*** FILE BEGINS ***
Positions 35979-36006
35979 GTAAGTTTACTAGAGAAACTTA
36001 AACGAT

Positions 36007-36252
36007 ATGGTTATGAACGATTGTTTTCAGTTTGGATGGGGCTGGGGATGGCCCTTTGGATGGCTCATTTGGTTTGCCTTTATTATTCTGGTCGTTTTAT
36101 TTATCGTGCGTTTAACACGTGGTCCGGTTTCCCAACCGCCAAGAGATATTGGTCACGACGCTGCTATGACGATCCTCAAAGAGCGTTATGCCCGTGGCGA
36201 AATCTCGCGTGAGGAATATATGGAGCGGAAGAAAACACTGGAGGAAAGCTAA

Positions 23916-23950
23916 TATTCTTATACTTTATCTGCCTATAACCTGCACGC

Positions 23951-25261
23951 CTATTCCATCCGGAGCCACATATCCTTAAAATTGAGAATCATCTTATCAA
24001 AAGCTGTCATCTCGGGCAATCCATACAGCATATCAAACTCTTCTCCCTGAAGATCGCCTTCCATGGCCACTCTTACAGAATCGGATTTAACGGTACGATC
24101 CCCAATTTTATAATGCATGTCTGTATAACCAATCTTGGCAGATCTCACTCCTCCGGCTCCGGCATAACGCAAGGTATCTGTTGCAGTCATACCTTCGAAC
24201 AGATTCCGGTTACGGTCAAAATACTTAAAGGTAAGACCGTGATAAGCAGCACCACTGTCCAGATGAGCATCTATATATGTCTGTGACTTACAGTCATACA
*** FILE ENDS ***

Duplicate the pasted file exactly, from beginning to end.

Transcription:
Positions 35979-36006
35979 GTAAGTTTACTAGAGAAACTTA
36001 AACGAT

Positions 36007-36252
36007 ATGGTTATGAACGATTGTTTTCAGTTTGGATGGGGCTGGGGATGGCCCTTTGGATGGCTCATTTGGTTTGCCTTTATTATTCTGGTCGTTTTAT
36101 TTATCGTGCGTTTAACACGTGGTCCGGTTTCCCAACCGCCAAGAGATATTGGTCACGACGCTGCTATGACGATCCTCAAAGAGCGTTATGCCCGTGGCGA
36201 AATCTCGCGTGAGGAATATATGGAGCGGAAGAAAACACTGGAGGAAAGCTAA

Positions 23916-23950
23916 TATTCTTATACTTTATCTGCCTATAACCTGCACGC

Positions 23951-25261
23951 CTATTCCATCCGGAGCCACATATCCTTAAAATTGAGAATCATCTTATCAA
24001 AAGCTGTCATCTCGGGCAATCCATACAGCATATCAAACTCTTCTCCCTGAAGATCGCCTTCCATGGCCACTCTTACAGAATCGGATTTAACGGTACGATC
24101 CCCAATTTTATAATGCATGTCTGTATAACCAATCTTGGCAGATCTCACTCCTCCGGCTCCGGCATAACGCAAGGTATCTGTTGCAGTCATACCTTCGAAC
24201 AGATTCCGGTTACGGTCAAAATACTTAAAGGTAAGACCGTGATAAGCAGCACCACTGTCCAGATGAGCATCTATATATGTCTGTGACTTACAGTCATACA